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Design of Assistive Technologies 2020

About This Course

BWSI Assistive Technology will help students develop skill for product design, rapid prototyping, and product testing in the context of building a technology solution for people living with disabilities. We will tackle real problems faced by people in the Greater Boston Area, and learn to work with the end users, stepping through the engineering design process together to come up with personalized, creative solutions.

Before arriving on campus students will be required to complete an online course introducing assistive technology, product design, and specific technical skills. The course will introduce students to key math, science, and engineering concepts that will be required on day one. The latter portion of the online course will be an open-ended design activity that will integrate the lessons on design thinking and the technical skills they learned in the earlier portions of the course. The online course will consist of the following modules: - What is assistive technology? - Design thinking - Design processes - Technical skills development - Open-ended design activity

Requirements

Course is introductory and background material will be covered in the online modules.

Course Staff

Course Staff Image #1

Hosea Siu

Hosea Siu is a member of the technical staff at MIT Lincoln Laboratory. His technical work is focused on robotics and artificial intelligence, particularly in the areas of human exoskeleton development and parallel autonomy for human-robot teaming. He has been involved with the assistive technology community at MIT for a number of years, and helps organize the MIT Assistive Technology Hackathon every year.

Course Staff Image #2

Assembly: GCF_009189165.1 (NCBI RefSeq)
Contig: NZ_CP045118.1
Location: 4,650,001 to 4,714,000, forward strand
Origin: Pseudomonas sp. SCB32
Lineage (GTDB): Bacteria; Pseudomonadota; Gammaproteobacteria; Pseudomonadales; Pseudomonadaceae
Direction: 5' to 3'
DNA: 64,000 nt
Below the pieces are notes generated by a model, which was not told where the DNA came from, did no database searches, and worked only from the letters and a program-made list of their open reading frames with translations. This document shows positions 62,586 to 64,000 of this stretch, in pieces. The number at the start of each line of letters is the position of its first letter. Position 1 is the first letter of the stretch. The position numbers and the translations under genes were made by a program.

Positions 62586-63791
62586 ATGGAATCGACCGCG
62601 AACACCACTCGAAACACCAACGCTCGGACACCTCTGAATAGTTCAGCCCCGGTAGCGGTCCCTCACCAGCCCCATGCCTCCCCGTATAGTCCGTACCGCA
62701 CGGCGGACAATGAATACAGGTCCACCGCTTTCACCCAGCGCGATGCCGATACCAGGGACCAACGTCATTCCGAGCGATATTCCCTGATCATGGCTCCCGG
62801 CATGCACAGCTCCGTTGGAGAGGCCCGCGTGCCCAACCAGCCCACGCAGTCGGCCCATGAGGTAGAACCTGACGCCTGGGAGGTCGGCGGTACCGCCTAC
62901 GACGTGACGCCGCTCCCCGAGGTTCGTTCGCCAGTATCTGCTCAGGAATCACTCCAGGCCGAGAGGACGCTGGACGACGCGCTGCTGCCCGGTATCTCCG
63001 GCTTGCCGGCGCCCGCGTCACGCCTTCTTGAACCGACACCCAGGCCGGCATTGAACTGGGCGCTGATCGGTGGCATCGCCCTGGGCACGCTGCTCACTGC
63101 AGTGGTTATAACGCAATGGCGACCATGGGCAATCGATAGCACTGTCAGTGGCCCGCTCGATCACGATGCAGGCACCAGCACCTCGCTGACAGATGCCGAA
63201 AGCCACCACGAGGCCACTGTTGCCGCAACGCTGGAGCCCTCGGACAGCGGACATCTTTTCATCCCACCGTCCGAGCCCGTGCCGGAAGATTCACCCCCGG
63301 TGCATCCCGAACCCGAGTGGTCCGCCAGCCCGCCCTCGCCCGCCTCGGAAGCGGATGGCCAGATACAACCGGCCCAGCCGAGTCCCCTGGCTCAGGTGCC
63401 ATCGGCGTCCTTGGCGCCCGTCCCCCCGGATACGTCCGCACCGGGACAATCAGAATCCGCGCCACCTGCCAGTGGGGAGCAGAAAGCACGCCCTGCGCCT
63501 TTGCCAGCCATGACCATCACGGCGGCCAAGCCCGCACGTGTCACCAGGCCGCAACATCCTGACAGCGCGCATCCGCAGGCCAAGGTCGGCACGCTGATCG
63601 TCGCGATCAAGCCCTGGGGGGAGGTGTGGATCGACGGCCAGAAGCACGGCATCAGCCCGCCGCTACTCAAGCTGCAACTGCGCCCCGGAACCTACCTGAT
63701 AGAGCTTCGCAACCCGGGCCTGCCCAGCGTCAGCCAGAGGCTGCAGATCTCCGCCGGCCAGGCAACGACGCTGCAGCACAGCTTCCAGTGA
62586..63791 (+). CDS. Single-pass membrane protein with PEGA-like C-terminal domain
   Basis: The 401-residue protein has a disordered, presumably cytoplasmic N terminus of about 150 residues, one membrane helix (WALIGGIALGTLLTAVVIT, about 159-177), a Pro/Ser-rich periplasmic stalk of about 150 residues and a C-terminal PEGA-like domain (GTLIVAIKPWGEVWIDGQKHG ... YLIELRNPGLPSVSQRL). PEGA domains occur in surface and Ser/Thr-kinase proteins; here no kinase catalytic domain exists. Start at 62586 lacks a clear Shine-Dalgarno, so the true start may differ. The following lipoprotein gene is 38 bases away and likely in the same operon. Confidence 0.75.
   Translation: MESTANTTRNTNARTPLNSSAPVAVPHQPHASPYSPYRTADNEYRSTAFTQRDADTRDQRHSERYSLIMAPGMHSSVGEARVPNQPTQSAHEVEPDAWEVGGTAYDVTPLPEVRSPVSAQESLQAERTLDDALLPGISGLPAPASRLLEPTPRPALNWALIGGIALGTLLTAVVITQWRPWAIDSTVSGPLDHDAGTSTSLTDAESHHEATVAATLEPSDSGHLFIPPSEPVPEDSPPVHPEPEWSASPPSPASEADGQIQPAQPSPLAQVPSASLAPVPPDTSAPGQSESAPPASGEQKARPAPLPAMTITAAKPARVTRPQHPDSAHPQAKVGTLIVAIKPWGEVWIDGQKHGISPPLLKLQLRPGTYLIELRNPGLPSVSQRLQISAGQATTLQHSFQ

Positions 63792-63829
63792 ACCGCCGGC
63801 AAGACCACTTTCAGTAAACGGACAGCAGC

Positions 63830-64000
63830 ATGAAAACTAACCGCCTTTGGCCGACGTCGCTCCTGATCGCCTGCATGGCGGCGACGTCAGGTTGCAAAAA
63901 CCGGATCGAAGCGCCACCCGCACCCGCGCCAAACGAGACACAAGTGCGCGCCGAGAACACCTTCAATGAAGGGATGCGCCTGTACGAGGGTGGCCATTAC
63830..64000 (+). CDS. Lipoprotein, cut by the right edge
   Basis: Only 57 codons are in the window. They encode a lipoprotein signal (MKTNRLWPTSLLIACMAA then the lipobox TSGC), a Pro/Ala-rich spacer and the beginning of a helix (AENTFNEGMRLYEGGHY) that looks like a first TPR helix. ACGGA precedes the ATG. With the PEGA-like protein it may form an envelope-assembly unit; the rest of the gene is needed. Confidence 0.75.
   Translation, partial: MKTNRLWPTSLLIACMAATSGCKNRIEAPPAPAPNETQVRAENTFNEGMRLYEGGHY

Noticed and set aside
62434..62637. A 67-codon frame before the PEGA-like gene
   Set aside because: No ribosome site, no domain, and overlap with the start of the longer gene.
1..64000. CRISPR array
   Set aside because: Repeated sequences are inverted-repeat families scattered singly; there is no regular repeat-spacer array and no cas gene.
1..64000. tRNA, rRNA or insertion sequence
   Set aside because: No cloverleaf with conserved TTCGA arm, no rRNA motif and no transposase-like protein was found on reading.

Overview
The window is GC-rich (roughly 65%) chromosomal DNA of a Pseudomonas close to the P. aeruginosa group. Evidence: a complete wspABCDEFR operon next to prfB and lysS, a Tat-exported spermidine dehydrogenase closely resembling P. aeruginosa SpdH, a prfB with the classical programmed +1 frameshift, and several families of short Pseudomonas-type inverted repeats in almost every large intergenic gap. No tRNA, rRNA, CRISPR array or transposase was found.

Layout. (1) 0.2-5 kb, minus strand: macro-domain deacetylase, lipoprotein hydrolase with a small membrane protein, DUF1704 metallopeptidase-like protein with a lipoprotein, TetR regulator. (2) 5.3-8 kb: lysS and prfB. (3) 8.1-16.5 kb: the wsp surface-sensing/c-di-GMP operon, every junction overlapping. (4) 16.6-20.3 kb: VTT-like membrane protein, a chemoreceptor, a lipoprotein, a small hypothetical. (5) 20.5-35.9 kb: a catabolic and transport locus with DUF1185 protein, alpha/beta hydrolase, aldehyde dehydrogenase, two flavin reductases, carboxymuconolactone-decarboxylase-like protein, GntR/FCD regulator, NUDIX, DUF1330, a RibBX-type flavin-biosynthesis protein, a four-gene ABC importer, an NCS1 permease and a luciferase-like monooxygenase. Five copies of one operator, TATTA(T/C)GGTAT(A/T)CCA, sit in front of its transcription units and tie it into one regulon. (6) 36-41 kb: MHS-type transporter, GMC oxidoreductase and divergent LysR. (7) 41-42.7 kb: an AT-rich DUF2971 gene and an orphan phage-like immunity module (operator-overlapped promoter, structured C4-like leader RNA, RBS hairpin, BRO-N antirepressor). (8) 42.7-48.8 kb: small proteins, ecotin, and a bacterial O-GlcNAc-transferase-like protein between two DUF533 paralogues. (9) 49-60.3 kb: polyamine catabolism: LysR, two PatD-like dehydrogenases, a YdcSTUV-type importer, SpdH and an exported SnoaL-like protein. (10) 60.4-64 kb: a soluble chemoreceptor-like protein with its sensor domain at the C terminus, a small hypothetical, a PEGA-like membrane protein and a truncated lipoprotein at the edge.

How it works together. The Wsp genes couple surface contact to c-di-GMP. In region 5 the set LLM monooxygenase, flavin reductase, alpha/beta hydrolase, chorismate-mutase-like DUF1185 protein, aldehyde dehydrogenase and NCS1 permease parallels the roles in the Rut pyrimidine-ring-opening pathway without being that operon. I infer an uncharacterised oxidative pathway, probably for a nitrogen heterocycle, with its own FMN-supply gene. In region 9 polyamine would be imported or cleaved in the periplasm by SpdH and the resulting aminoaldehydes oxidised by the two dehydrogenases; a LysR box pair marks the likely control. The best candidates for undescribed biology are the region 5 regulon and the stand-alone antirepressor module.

Kyle Keane

Kyle Keane is an AI Research Scientist in MIT's Quest for Intelligence within the College of Computing (www.kylekeane.com). In this role he is charged with building practical tools that use artificial intelligence to empower MIT faculty to address real-world research challenges. Dr. Keane is also a Lecturer in Electrical Engineering and Computer Science, where he co-teaches 6.811/2.78/HST.420 Principles and Practices of Assistive Technology (http://ppat.mit.edu). He also co-teaches assistive technology design courses for high school and middle school students through MIT Lincoln Labs' BeaverWorks Summer Institute (https://beaverworks.ll.mit.edu/CMS/bw/BWSI). He is a founding member of the Humanistic Co-design Initiative (https://humanistic.app), which provides infrastructure for local groups that want to collaborate with people who have disabilities in tackling real-world projects together. Humanistic Co-design is a extension of contemporary design approaches, such as design thinking and human-centered design, that emphasizes the emergent inspiration that comes from the dissolution of the designer-client relationship in favor of a mutual engagement of peers with complementary experiences and expertise. It is a non-dogmatic design philosophy that embraces the inherent creativity and ingenuity of humans as agents of change in their communities and environments.

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